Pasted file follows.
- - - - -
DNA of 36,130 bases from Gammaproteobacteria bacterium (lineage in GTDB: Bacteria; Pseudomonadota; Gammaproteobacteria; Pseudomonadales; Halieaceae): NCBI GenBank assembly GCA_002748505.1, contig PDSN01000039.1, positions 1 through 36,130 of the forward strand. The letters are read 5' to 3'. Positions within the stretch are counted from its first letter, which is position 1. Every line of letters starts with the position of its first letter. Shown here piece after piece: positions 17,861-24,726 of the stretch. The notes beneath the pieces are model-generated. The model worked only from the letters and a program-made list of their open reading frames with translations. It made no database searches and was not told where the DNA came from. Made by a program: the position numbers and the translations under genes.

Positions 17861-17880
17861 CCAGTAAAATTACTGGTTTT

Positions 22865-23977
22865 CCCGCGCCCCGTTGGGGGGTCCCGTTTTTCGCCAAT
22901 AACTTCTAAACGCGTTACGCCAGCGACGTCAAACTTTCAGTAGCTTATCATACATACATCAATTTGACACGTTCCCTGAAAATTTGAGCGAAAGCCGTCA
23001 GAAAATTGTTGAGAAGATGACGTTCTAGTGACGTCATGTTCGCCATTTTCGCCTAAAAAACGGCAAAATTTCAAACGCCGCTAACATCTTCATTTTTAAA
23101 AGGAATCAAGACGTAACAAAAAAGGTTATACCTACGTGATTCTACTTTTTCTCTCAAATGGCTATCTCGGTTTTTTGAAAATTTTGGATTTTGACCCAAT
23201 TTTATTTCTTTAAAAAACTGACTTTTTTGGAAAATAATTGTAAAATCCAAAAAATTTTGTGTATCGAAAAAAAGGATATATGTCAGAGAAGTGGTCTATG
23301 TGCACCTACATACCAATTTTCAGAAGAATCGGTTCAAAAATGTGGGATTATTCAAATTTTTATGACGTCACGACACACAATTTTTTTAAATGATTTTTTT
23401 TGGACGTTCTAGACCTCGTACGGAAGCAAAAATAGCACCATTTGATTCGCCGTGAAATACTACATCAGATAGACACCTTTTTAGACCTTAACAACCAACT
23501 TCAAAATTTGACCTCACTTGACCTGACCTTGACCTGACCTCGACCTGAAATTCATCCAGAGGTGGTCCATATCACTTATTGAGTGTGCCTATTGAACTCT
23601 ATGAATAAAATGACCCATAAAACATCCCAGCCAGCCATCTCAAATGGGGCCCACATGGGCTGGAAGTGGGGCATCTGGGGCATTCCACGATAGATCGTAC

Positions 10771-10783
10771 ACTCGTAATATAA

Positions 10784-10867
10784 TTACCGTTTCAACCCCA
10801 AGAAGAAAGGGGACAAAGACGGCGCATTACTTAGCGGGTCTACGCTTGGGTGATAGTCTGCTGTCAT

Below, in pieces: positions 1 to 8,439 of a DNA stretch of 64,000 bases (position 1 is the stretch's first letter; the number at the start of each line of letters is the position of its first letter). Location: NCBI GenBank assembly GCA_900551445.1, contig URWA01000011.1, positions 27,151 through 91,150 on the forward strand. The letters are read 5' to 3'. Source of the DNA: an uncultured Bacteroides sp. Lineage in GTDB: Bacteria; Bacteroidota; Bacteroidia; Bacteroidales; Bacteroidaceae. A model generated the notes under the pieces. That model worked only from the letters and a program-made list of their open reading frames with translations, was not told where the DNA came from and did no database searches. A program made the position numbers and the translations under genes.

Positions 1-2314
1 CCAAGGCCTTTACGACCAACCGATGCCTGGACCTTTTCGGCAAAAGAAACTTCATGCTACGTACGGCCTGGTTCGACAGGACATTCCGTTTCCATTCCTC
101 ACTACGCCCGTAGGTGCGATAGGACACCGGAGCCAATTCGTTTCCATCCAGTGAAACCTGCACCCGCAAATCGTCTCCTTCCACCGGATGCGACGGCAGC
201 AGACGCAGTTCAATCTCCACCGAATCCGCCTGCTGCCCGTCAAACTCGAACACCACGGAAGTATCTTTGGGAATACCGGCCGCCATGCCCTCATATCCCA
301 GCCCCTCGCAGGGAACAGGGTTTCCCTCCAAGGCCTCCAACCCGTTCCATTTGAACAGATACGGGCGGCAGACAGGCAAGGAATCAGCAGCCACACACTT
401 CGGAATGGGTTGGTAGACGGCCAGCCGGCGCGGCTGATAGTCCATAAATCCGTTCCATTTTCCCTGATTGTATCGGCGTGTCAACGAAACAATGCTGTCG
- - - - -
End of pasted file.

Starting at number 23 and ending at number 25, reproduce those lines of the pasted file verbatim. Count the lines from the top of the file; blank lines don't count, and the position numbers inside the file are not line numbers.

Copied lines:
201 AGACGCAGTTCAATCTCCACCGAATCCGCCTGCTGCCCGTCAAACTCGAACACCACGGAAGTATCTTTGGGAATACCGGCCGCCATGCCCTCATATCCCA
301 GCCCCTCGCAGGGAACAGGGTTTCCCTCCAAGGCCTCCAACCCGTTCCATTTGAACAGATACGGGCGGCAGACAGGCAAGGAATCAGCAGCCACACACTT
401 CGGAATGGGTTGGTAGACGGCCAGCCGGCGCGGCTGATAGTCCATAAATCCGTTCCATTTTCCCTGATTGTATCGGCGTGTCAACGAAACAATGCTGTCG